"You wanted a friend. You wished for me! You said the words... the only words I needed to hear to have complete power over your petty existence. You said you trusted me. That's what did this to you! By saying that, I was granted whatever I pleased just to get back into existence. Oh, joy! Imagine all the fun I'm going to bring to other children~" Dolion practically moaned at the idea.

"Get away!" Timothy cried.

"As you wish... but! Only if we play one... more... game...~"

Timothy's father raced down the stairs with a wooden bat in his right hand.

"You son of a-" he turned the corner at the base of the steps and was met with the most horrific sight he had ever laid eyes on. A demonic creature stood in the doorward of the kitchen with a bloody arm in his hand- not attached to a body.

The thing grinned at him like something straight from hell- its razor-sharp fangs dripping blood down its horribly pale face and staining its candycane-like clothes.

"What the everloving-"

He never finished his sentence. The tall, skinny figure lunged at the father with an animal-like screech. The man cursed as he fell back and slammed to the ground with force like never before. He raised the bat and tried to hit the monster but it noticed. Instead of removing the bat from his possession, it sunk its claws into the man's right shoulder and squeezed its hand into a fist.

Timothy's father screamed out in pain as blood seeped through his clothes. The monster tore the limb from his body and watched in amusement as the red, copper smelling liquid soaked the wooden floor and sprayed against the walls closest to them.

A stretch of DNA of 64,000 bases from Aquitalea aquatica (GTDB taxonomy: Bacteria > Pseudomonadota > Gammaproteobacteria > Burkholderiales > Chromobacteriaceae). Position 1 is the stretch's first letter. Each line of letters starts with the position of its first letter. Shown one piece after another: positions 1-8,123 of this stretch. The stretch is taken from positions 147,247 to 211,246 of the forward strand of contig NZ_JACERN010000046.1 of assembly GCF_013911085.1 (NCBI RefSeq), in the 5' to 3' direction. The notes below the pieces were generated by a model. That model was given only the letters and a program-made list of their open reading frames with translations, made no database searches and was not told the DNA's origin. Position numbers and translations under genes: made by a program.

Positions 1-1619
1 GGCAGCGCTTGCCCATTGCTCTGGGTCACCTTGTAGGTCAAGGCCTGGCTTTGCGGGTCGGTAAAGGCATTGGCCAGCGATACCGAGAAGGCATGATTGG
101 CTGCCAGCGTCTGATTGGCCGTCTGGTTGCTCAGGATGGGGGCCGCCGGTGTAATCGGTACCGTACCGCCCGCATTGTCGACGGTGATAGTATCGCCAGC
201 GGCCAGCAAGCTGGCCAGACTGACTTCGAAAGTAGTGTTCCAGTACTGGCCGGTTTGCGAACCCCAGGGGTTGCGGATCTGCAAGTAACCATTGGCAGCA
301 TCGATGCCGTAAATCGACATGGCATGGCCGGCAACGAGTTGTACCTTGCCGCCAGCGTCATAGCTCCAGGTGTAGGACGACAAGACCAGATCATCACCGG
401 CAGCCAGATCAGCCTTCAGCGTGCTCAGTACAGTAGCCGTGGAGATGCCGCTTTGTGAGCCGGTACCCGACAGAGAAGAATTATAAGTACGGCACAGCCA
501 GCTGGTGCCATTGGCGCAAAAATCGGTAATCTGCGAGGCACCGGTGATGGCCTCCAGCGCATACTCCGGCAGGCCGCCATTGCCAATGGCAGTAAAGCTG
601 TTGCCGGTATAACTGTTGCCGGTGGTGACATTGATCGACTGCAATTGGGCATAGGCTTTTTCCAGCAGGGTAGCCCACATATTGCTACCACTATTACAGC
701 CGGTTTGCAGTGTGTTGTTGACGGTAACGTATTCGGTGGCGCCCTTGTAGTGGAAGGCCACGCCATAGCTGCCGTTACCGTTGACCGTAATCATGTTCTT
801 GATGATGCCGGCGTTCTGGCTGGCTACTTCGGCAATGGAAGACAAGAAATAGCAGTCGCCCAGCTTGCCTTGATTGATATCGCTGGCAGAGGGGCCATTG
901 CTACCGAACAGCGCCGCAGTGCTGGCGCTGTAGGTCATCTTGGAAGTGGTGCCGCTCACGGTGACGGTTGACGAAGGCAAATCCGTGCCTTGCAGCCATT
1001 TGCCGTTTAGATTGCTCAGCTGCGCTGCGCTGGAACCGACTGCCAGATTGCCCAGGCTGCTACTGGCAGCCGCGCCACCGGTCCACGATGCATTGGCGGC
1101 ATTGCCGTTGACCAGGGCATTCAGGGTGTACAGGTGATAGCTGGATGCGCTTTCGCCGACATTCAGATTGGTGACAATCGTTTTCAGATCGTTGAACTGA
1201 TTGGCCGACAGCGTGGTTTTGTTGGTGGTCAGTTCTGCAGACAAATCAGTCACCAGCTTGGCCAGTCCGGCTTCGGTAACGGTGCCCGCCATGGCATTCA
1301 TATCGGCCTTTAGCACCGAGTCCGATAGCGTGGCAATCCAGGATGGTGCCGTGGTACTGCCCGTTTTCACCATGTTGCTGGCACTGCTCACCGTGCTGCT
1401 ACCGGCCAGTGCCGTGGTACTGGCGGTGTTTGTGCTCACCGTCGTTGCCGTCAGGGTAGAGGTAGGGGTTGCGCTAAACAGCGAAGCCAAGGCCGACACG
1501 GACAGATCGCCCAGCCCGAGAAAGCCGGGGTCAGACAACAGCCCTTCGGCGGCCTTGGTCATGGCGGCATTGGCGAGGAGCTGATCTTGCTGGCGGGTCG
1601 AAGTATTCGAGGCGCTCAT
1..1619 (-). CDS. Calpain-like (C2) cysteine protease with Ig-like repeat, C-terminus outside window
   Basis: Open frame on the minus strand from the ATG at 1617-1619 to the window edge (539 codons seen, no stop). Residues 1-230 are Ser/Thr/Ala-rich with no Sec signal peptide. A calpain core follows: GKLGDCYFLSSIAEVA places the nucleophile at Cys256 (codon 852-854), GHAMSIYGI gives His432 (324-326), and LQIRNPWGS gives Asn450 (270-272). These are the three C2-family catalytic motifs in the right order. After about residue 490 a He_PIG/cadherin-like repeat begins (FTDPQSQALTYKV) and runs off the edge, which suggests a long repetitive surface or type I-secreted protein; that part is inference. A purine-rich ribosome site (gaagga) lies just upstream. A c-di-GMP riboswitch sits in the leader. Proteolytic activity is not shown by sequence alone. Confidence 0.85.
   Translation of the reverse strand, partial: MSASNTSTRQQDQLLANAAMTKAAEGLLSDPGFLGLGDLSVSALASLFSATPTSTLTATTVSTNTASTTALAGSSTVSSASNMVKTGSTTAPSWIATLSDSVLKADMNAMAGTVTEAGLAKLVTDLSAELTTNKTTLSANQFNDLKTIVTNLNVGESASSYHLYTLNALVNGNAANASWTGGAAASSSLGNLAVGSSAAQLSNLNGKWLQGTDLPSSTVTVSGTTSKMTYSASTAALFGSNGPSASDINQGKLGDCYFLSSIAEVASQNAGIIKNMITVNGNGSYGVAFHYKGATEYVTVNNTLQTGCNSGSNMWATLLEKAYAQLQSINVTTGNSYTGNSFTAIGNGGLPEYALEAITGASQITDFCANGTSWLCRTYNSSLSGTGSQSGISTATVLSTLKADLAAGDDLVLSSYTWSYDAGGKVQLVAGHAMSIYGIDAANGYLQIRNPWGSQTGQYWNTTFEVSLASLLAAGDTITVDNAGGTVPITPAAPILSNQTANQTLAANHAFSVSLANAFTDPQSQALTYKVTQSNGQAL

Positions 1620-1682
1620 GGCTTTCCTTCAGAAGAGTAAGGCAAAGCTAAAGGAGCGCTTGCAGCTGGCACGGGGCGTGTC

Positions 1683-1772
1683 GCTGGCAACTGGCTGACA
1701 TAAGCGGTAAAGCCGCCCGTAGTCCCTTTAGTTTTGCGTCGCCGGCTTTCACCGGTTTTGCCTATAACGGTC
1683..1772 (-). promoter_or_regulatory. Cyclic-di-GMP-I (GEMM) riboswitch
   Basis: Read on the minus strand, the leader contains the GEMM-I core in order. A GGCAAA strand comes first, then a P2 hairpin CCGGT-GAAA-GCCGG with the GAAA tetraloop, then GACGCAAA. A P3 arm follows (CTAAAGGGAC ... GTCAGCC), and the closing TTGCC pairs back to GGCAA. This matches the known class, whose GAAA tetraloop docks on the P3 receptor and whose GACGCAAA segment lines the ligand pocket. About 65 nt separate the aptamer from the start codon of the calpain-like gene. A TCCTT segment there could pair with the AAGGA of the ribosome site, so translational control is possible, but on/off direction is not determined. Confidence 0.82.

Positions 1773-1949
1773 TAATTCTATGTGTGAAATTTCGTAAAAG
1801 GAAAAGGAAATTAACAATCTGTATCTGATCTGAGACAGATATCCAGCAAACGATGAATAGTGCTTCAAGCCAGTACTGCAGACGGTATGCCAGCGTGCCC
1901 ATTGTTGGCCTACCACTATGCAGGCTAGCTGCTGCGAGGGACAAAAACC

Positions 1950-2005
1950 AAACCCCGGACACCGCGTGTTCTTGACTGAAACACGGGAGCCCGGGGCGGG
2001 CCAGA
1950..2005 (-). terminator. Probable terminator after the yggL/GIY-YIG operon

"This is exactly what you deserve, you disgusting excuse of a man."

"Go... to hell!" The father spat.

"You first," the creature grinned, his fangs dripping blood onto the man's face.

The monster's head shot down suddenly and his jaw locked fully on the father's throat. Tearing completely through his neck, the thing ripped whatever it had caught from his body. It proceeded to eat the large section of flesh, bone, and muscle and laughed horrendously as it did.

The father lay sputtering in his own vital fluids with the entirety of his throat removed. No air was able to get to his lungs nor anything else. He bled out from his body and his mouth. He coughed and gagged but was getting fainter and weaker.

"Jesus Christ, next time I'll just use rat poisoning," Dolion scoffed before getting back to his feet. He towered over the room and took in a deep breath of the heavy copper around him before sighing in satisfaction.

He grinned and looked back at the kitchen- noticing a large, dark puddle seeping along the floor.

"Poor Timmy. I guess you were right," he snickered malaciously, "I do always win hide and seek."